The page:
Interesting story in the Telegraph today, commenting on a report released by Citigroup on the Saudi petrochemical industry. The main issue is that domestic energy demand is rising fast in Saudi, so more and more of their oil production is being used at home, providing power for air conditioning, desalination, etc.
The report says Saudi could be an oil importer after 2030 - but this is of course not going to happen, as if they stop exporting oil they won't have any money, so importing is out of the question. That does leave me wondering what will happen as exports dwindle, as unless prices keep rising (and the world economy may simply not support that beyond a certain point), then Saudi won't have enough money to keep the country running - and we've seen what's happened in other Arab countries in recent years...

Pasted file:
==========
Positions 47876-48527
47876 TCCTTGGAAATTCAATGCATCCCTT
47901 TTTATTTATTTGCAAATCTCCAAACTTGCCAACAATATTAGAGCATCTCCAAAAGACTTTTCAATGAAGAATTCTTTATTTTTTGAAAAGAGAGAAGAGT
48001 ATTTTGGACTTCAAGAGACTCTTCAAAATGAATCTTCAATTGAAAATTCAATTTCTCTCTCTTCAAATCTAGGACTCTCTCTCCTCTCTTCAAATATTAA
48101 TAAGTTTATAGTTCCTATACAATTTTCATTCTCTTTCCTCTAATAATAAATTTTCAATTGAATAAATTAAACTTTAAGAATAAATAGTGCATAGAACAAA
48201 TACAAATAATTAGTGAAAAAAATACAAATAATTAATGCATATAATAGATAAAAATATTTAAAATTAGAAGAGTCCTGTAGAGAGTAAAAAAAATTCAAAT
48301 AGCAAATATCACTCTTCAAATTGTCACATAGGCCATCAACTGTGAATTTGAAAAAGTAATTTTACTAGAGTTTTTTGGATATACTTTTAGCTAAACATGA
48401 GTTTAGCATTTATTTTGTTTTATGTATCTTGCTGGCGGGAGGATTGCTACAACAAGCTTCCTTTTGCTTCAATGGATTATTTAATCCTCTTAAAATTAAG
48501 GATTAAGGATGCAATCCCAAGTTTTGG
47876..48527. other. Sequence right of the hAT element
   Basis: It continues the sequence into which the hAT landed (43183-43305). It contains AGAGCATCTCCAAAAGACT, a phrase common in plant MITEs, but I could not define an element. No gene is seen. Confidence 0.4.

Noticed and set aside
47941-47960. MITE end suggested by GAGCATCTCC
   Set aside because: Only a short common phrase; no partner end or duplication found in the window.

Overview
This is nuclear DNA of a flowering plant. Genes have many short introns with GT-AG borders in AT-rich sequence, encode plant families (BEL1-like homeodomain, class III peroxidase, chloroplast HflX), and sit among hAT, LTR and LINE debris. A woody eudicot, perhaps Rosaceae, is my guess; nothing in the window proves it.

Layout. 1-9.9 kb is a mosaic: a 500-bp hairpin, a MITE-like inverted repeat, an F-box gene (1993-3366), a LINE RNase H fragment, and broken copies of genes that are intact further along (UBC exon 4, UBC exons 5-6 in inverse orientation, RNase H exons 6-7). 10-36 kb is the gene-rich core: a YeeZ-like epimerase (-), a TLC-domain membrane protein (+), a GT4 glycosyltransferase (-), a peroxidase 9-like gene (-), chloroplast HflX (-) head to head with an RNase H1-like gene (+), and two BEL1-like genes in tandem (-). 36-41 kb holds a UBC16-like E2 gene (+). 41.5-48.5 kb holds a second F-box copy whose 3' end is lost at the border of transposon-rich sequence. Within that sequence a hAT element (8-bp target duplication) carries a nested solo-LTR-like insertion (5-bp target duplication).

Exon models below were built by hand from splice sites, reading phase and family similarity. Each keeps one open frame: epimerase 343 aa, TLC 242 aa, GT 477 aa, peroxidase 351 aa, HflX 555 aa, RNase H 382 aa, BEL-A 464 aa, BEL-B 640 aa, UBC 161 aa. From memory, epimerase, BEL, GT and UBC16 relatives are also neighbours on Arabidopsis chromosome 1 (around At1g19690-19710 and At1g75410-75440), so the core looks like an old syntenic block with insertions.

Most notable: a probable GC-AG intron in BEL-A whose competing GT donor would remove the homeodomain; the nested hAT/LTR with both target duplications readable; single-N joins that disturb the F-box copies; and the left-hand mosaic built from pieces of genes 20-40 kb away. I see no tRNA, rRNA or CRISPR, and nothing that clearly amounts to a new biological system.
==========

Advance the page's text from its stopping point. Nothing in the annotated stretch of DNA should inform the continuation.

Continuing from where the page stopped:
None of this is really news of course - the Export Land Model described the situation years ago - but it's interesting to see the same conclusion coming out of Citigroup!
The quote at the end of the article sums it up for me:
Jeremy Leggett, the head of the UK Taskforce on Peak Oil and Energy Security, says Britain is sleepwalking into a potential disaster by failing to prepare fully for a global supply crunch. The refusal to listen to warning signals is comparable to the complacency in the build-up to the financial crisis, he argues, but with graver implications for the British economy.